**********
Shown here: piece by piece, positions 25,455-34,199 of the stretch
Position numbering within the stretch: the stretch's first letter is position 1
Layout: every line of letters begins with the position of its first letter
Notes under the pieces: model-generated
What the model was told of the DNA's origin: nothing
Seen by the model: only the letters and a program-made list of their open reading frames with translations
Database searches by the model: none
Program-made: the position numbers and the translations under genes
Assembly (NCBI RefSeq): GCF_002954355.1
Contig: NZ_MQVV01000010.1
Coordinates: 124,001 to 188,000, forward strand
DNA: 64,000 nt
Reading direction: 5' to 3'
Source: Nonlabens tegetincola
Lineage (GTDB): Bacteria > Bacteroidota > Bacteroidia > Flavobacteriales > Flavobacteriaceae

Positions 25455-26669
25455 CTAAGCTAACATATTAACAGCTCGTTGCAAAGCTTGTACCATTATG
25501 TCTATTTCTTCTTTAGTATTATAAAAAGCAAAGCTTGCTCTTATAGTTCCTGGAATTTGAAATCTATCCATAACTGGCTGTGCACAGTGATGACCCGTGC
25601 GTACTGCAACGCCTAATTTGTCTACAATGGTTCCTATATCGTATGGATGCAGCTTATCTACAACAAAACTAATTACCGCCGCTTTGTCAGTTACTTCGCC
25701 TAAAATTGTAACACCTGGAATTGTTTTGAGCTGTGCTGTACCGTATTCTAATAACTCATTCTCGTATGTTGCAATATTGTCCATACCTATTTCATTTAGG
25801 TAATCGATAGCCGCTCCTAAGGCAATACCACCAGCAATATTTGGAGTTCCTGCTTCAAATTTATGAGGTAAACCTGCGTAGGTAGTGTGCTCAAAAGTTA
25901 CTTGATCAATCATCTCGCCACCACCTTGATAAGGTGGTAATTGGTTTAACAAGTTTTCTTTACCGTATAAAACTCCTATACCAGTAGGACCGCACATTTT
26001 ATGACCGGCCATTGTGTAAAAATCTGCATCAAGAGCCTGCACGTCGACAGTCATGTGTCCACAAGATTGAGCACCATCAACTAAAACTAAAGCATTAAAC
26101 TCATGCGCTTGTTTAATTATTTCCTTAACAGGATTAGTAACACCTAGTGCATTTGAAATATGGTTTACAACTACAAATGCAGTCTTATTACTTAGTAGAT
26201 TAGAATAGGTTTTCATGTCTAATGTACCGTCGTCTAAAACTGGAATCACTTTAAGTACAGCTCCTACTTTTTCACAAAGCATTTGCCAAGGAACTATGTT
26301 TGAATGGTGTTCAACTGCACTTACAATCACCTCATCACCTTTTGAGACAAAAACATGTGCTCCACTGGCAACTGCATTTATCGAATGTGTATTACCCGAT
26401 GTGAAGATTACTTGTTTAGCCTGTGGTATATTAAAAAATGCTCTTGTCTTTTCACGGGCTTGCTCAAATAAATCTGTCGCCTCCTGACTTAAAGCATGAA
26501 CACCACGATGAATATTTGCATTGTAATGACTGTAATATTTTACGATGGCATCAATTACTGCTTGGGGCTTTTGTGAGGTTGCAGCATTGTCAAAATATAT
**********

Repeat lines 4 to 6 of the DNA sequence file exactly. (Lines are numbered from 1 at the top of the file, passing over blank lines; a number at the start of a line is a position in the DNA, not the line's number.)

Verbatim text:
Notes under the pieces: model-generated
What the model was told of the DNA's origin: nothing
Seen by the model: only the letters and a program-made list of their open reading frames with translations